In mid-March, Augsburg College won its 12th NCAA Division III wrestling championship and took home a number of awards from the National Wrestling Coaches Association.
Head coach Jim Moulsoff was named Division III National Coach of the Year and Division III Rookie Coach of the Year. Tony Valek ’12 was named Assistant Coach of the Year, and Mike Fuenffinger ’15 won his second national title and the Outstanding Wrestler honor. Eric Hensel ’16 won Most Falls in Least Time, and Donny Longendyke ’15 earned his first national title.
Media coverage of Augsburg’s NCAA Championship win includes the following:
Augsburg College was mentioned in the Minneapolis Star Tribune as part of an article about Muslim student associations that boast women in leadership roles.
Augsburg’s Muslim Student Association, led by Muna Mohamed ’16, aims to promote unity among Muslim students and to raise awareness within the Augsburg community about the culture, history, and language of the Muslim community.
To learn more about Augsburg’s Muslim Student Association and similar organizations at other campuses, visit the Star Tribune news site.
Whitney Restemayer ’10 was featured in the Bemidji Pioneer – a northern-Minnesota newspaper – due to her achievement as the first woman to coach a state hockey champion team in Minnesota.
As head coach, Restemayer led the Thief River Falls Prowlers to the state High School Girls Hockey Tournament Class A Championship and to defeat Blake high school 3-1. The accomplishment, Restemayer affirms, will be the first of many to come.
“I know I’m the first to win, but I enjoy knowing that I won’t be the last,” Restemayer said in an interview.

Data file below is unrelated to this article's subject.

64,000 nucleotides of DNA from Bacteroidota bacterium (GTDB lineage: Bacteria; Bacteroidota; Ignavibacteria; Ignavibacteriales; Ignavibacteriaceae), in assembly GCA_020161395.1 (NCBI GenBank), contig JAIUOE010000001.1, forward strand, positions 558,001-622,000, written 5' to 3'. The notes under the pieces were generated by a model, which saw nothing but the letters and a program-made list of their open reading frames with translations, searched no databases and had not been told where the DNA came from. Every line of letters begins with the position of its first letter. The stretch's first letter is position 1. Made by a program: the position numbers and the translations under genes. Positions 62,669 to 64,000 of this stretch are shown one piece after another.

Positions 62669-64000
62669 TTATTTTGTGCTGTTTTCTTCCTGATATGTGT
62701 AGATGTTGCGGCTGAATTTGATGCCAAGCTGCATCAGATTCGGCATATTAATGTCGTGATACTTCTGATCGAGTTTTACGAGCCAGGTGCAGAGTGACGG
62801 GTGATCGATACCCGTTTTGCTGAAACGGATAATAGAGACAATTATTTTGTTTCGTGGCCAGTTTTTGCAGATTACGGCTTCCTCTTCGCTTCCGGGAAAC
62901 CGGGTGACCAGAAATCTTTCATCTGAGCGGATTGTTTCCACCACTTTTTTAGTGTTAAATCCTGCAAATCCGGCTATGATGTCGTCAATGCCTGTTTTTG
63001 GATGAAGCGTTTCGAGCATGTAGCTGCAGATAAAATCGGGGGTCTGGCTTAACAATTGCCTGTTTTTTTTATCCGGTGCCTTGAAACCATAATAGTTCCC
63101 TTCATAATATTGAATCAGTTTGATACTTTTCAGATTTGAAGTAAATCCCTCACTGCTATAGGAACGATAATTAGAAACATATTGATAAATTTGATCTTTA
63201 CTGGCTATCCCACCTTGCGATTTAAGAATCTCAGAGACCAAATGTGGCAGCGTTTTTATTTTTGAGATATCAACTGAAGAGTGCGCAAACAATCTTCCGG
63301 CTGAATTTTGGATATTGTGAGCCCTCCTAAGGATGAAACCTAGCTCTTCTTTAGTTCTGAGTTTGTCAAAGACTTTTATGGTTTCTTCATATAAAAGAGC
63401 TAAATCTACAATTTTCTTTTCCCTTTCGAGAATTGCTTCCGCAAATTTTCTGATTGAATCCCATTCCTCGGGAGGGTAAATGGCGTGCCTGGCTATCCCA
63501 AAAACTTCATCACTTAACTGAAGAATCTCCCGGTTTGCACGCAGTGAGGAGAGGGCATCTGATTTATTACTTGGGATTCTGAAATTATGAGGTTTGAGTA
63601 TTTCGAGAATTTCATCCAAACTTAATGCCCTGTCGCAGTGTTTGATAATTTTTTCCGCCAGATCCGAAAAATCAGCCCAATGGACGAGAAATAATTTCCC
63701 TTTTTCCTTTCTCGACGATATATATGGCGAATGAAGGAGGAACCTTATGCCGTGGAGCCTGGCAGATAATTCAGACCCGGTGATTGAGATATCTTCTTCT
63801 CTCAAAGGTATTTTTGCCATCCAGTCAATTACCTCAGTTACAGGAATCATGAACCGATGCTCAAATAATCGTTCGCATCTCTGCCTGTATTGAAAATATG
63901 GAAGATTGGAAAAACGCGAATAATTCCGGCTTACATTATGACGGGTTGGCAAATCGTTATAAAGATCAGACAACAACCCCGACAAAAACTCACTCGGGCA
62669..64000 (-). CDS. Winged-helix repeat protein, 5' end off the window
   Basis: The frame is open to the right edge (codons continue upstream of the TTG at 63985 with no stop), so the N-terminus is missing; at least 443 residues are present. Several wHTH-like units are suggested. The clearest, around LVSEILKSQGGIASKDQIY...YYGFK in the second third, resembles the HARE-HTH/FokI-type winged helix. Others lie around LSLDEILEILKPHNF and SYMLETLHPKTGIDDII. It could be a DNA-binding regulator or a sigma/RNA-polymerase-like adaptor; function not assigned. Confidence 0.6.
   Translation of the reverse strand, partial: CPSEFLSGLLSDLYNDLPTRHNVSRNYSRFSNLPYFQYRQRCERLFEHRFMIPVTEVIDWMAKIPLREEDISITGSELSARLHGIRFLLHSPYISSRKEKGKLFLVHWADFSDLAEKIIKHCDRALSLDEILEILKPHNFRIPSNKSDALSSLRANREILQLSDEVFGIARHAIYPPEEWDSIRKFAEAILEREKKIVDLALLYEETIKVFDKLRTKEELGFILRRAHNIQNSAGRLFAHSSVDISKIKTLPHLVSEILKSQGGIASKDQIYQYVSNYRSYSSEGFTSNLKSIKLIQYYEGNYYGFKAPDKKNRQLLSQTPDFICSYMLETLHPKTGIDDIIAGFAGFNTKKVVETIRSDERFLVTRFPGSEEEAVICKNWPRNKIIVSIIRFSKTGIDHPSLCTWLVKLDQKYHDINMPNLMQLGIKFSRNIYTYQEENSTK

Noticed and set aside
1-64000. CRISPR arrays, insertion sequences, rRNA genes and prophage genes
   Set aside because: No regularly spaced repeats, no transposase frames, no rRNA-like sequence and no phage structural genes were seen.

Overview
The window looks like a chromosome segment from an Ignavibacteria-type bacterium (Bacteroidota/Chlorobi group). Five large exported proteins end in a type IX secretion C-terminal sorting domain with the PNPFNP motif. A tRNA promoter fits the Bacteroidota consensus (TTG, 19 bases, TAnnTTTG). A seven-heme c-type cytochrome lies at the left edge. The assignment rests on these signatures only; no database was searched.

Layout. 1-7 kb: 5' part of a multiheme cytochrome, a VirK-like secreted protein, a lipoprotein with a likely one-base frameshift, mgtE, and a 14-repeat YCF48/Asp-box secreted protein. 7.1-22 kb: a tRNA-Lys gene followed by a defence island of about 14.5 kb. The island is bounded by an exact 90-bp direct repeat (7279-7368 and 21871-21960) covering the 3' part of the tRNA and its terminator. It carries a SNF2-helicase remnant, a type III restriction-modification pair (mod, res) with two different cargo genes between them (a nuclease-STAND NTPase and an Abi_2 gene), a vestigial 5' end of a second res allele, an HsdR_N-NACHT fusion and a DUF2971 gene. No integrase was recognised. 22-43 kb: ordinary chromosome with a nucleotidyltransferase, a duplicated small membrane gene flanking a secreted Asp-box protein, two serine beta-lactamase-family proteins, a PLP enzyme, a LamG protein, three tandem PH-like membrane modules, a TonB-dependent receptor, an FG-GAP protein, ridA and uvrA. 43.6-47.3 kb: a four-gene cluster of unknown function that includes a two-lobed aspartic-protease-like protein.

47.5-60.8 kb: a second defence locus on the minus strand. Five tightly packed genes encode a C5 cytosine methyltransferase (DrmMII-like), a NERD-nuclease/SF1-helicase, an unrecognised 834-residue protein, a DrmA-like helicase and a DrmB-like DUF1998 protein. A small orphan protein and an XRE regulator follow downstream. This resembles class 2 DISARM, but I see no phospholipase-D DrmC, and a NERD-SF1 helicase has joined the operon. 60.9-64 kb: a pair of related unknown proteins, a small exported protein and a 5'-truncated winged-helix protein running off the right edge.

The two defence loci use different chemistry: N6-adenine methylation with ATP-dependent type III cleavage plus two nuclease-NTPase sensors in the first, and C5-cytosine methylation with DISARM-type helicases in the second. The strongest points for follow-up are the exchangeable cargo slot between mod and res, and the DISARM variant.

Restemayer holds a bachelor’s degree in health education from Augsburg College. To learn more about Restemayer and her team, visit the Bemidji Pioneer news site.
Curt Rice ’84 was appointed the new rector of the Oslo and Akershus University College of Applied Sciences, the largest institution of its kind in Norway.
“I’ll work to assure that our institution makes its mark both nationally and internationally. And together we will achieve our goal of becoming a university,” Rice said in an interview.
Rice, who holds a bachelor’s degree from Augsburg and a PhD in general linguistics from the University of Texas, currently leads the Committee on Gender Balance and Diversity in Research and is the Board Head of Current Research Information System in Norway.
To read the article, visit the Oslo and Akershus University College of Applied Sciences’ site.
Kuoth Wiel ’14 appeared in an article by aNewsCafe – a California-based online news magazine – about a screening of the film “The Good Lie” sponsored by Genocide No More-Save Darfur, an organization aimed at bringing awareness of genocide in Sudan and aiding Sudanese refugees.
Wiel, who was a star in the film and continues her own humanitarian efforts, will make an appearance at the screening and partake in a question and answer session after the viewing.
To read about Wiel and learn more about Genocide No More-Save Darfur, visit the aNewsCafe news site.
Bruce Cunningham ’77 was featured by the Pine and Lakes Echo Journal after joining the Cuyuna Regional Medical Center in Crosby, Minn., as a family physician.
Cunningham, who is a longtime Fellow of the American College of Osteopathic Family Physicians, holds a Bachelor of Arts degree form Augsburg College and earned his Doctor of Osteopathy at the College of Osteopathic Medicine and Surgery in Iowa.
To read the article, visit the Pine and Lakes Echo Journal site.
Winner advances to Scripps National Spelling Bee in Washington, D.C.
(MINNEAPOLIS) – Max Meyer, 12, of Minnetonka Middle School East, was named champion of the 7-County Metro Area Regional Spelling Bee held March 21 at Hoversten Chapel at Augsburg College. He won in the 14th round when he correctly spelled “electrolyte” and “transenna.” He is the son of Carey and Dave Meyer of Shorewood.
Meyer will be sent by Augsburg College with a parent or guardian to the Scripps National Spelling Bee scheduled May 24-29 in Washington, D.C. Other top spellers included: